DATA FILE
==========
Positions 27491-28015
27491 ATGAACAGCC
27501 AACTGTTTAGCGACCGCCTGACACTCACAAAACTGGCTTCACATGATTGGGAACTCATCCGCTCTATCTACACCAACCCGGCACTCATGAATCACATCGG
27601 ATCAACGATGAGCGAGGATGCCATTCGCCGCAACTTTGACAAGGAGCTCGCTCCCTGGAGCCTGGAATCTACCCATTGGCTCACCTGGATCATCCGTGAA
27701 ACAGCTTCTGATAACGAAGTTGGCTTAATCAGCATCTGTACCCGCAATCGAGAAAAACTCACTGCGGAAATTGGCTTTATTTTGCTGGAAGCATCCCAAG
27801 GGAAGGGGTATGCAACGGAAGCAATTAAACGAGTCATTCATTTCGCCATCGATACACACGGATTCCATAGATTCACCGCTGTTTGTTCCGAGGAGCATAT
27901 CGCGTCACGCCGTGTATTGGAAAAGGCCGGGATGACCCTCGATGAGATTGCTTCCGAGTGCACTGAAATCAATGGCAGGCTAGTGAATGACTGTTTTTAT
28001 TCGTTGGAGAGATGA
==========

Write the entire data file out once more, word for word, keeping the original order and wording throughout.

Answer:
Positions 27491-28015
27491 ATGAACAGCC
27501 AACTGTTTAGCGACCGCCTGACACTCACAAAACTGGCTTCACATGATTGGGAACTCATCCGCTCTATCTACACCAACCCGGCACTCATGAATCACATCGG
27601 ATCAACGATGAGCGAGGATGCCATTCGCCGCAACTTTGACAAGGAGCTCGCTCCCTGGAGCCTGGAATCTACCCATTGGCTCACCTGGATCATCCGTGAA
27701 ACAGCTTCTGATAACGAAGTTGGCTTAATCAGCATCTGTACCCGCAATCGAGAAAAACTCACTGCGGAAATTGGCTTTATTTTGCTGGAAGCATCCCAAG
27801 GGAAGGGGTATGCAACGGAAGCAATTAAACGAGTCATTCATTTCGCCATCGATACACACGGATTCCATAGATTCACCGCTGTTTGTTCCGAGGAGCATAT
27901 CGCGTCACGCCGTGTATTGGAAAAGGCCGGGATGACCCTCGATGAGATTGCTTCCGAGTGCACTGAAATCAATGGCAGGCTAGTGAATGACTGTTTTTAT
28001 TCGTTGGAGAGATGA